Folded and glued like free-standing ‘point of a sale’ advertisements, hundreds of crisp, white cardboard cut-outs make up the floor installation Bonsai landscape. The objects are precisely placed so they turn, robot-like, in strictly controlled conformity to each other. From one particular viewpoint the viewer sees a dense, miniature forest of repetitive, tree-like imagery; from the opposite view the folds create an intricate panorama of cloned geometry that transforms and shifts like a tonal animation as the viewer moves around the ensemble.
There are three protagonists. Scattered throughout a forest of bonsai trees are images of an inscrutable rock in dialogue with a fire hydrant.
Together the components inscribe a shape on the gallery floor, reminiscent of the monoculture of commercial forestry, configured to map the shape of the 2003 bushfires in and around Canberra.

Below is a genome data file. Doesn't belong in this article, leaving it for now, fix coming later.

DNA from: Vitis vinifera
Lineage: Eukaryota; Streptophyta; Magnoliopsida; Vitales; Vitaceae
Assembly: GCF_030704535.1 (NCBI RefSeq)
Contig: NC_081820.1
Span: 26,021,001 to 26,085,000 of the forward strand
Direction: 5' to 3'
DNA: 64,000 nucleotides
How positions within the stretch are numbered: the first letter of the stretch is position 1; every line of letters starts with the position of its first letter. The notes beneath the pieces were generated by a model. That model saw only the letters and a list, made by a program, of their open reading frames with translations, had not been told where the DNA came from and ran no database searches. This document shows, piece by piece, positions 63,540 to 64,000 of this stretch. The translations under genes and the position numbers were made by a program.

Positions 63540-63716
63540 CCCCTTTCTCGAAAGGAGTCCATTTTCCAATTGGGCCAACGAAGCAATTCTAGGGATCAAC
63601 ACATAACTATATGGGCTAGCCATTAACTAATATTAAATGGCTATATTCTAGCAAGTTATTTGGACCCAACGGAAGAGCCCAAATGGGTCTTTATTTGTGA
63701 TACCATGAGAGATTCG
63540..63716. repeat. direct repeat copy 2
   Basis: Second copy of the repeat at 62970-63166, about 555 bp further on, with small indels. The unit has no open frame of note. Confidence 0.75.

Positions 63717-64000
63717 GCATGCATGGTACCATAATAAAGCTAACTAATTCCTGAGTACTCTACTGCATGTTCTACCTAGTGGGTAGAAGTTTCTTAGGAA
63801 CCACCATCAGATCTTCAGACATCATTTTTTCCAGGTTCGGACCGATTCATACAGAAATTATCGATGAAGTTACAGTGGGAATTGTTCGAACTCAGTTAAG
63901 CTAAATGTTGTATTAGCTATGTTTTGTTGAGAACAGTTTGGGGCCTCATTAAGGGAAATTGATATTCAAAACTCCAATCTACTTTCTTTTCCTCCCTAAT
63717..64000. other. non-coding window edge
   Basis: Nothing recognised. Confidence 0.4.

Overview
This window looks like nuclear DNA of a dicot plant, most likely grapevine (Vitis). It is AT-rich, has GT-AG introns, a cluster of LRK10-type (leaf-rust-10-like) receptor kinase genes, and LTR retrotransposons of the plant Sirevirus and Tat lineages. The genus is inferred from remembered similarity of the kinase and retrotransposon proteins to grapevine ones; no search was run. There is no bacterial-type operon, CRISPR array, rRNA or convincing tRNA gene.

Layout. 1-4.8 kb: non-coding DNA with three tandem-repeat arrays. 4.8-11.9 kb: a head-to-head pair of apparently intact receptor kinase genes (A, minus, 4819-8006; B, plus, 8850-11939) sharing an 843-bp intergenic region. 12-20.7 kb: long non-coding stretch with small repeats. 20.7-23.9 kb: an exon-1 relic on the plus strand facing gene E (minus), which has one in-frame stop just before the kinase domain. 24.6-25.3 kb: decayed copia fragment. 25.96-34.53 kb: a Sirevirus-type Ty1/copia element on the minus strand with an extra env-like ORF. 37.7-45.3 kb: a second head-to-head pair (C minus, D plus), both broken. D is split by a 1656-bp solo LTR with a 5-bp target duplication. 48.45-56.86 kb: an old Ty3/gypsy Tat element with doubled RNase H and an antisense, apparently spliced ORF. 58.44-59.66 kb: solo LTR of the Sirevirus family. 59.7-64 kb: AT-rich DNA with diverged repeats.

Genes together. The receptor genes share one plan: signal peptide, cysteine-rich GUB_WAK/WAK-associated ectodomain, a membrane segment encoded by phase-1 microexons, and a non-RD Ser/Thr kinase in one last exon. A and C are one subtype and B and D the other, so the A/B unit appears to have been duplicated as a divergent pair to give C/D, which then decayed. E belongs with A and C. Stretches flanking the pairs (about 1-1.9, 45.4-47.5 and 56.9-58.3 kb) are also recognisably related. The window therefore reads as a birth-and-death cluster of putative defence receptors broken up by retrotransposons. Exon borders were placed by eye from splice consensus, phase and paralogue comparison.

The bonsai image, nature fictionalised, is derived from a photograph of a grove of trees I noticed growing along a gully on a hillside in Utah, in the United States. The fire hydrant and rock are someone’s valiant attempt at ‘urban landscaping’ in a vast, desert-like car park nearby.
Together these images suggest that, like Leonardo da Vinci’s stains on a wall, meaning or narrative can be ascribed to anything our imaginations care to interpret. They remind us that nature is an economic unit, a throwaway consumable. It is also culturalised, destructive, exoticised and metaphysical. It is a biological system that we inhabit as deluded animals, human frailty ‘in control’.